On returning to school after a long holiday
Posted: Tuesday, September 5, 2006
AN OPEN LETTER TO STUDENTS:
This letter is addressed to all the students(53) who participaated in the vacation reading project at the Russell Latapy School conducted by Ms. Linda Edwards and three colleagues from the USA., July 17-28, 2006
My dear students/friends:
It is good that you go back to school today. Too long a vacation period can make you forget important information. I am home today for the LAbor DAy Holiday in the US.
We, your vacation teachers, have been talking about you almost every day. We havve been back in school for a month already. We have sent pictures of you reading, learning and doing the morning warm-up to friends who helped with donations of learning materials and ideas, including stories written especially for you. They kept saying "What beautiful children." Yes, you are beautiful, every one of you.I want you to remember that always.
Now I want to give you some pointers about being successful in this new school year.
The first point is to focus. Stay focussed on what the teacher is teaching. Even if you do not understand what is said, write it down as best you can, then ask her/him first chance you get. Try not to daydream, or tune out because "It's boring". Some things just have to be learned by memorization, like the multiplication tables, or the spelling of difficult words. Oh. I know you have calculators to tell you that, but if you press a wrong key, and you do not know the approximate answer, you will not know if you are wrong.So, learn the mulitiplication tables. Higher Mathematics start from such humble beginnings.
Leave your cell-phone at home. Remember how I collected them on mornings, and dave them back when you were ready to walk home? I do that at my regular school here in Houston, Texas also. Except that I give those to the principal, who does not give them back until the end of the week when she gives them to the parents.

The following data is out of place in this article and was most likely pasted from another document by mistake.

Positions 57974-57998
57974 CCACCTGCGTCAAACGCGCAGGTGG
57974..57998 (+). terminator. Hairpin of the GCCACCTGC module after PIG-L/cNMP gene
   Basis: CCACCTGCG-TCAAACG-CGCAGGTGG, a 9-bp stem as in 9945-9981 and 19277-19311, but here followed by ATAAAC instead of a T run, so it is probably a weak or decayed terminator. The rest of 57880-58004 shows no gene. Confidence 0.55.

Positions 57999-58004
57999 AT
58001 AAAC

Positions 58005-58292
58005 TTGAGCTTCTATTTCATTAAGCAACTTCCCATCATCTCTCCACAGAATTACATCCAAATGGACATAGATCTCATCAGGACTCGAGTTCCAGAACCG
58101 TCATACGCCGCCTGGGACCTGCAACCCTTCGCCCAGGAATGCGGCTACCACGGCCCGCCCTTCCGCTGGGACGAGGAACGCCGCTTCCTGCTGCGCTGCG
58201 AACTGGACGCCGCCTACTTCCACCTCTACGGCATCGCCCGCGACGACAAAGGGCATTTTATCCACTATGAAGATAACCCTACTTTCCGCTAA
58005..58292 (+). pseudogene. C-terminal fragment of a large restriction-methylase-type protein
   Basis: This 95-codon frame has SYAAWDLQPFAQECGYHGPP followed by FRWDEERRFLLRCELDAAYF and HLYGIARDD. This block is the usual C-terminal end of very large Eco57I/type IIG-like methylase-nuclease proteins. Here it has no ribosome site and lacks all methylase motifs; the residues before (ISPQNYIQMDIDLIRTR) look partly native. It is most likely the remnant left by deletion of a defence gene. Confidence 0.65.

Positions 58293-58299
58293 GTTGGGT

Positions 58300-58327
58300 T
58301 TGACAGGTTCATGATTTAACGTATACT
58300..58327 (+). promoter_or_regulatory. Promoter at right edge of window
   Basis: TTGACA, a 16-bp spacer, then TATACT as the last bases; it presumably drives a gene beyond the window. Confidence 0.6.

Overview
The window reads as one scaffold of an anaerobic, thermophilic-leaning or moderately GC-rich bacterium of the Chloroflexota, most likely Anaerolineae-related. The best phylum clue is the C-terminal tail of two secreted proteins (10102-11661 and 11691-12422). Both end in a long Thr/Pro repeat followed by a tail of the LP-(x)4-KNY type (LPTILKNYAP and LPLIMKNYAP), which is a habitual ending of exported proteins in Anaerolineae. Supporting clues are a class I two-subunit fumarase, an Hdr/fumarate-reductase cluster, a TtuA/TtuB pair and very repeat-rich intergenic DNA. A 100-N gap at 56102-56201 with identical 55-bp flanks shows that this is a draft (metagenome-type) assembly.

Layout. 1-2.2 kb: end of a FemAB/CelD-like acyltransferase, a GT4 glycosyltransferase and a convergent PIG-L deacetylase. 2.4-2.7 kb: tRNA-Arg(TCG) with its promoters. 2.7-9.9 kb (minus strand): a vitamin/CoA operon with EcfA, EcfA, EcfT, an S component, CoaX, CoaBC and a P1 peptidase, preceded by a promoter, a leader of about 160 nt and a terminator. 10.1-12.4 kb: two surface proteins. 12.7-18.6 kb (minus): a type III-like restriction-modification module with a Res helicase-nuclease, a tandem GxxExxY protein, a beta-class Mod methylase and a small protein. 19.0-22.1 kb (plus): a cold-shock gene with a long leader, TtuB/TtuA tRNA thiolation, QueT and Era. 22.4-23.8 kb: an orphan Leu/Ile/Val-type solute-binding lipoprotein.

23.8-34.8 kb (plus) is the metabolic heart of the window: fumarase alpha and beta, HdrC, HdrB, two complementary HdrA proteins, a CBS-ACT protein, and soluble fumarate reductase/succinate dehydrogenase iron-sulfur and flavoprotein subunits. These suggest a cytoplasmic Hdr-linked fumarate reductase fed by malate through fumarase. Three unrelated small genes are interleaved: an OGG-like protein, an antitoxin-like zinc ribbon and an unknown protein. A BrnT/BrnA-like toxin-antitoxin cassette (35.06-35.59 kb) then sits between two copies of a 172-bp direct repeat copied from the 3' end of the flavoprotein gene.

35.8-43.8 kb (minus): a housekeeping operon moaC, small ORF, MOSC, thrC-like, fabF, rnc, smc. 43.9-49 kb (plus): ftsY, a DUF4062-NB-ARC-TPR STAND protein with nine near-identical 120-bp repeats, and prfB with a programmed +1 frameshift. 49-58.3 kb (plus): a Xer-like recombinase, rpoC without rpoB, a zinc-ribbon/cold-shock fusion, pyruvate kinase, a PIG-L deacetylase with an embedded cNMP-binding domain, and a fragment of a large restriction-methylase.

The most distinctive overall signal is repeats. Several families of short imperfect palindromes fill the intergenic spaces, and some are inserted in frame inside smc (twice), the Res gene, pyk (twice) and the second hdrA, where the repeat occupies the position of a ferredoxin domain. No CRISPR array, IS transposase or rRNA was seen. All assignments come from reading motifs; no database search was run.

Cellphones are statusy in school, but in the school where I work, even the adults must turn off their cellphones during class. I see that the Ministry of Education is looking into this. Take it from me, if you must have it at school at all, it is better in the principal's office where you can collect it at the end of the day.Stolen cellphones can cause fights. No one learns while protecting things from being stolen.
Read something every day, something that the teacher did not assign. Read from a book, read the newspaper, read a comic book. Read. Write something every day also. At my school we have a program called DEAR: Drop Everything And READ. Fifteen minutes. We also have a reflection period fror fifteen minutes during which we write a summary of the things that happened on this day and how we feel about them. You can use both these ideas at home, if they cannot be done in school.
Get enough sleep at night by going to bed early. Eat your breakfast every day, and avoid those sweet syruppy juice drinks that do you no good.Eat fruit every day.
Remember Dr. Bratt's advice? Eating the old fashioned healthy foods is better than eating fast food. Fried Chicken and French Fries is an Eat Fast, Die Fast meal. OK, I know it tastes good, but it was meant to taste good so as to disguise the danger of eating it. His second advice was study hard, and you too could be a doctor.
Remember Mr. Trevor Marshall's advice? You may not start off being an engineer. You may be a tailor first, but work at your dream every day. A tailor knows measurements, so does an engineer.
Finally, I want to remind you about the advice of my student Betsy, aged 13, whose story was the one about the girl who wanted to audition to be a singer. She got her wish. Betsy ended with "You can be anything you want to be."
That is true.
So, go to school prepared every day. Do your homework. Read, write, leave the cell phone home, attend school every day, eat a good brakfast, pay attention in class, ask questions about what you do not understand, and Dream Big. Work to achieve your dream.
Ms Judith Gupton-Wiley, Ms. Aulyn Legall and Ms. Merle Howe join me in wishing you the best school year you have ever had. Go out there and be something big, learn!
We hope to see you alll next July.
I hope some one of your teachers will see this, and pass it to you.
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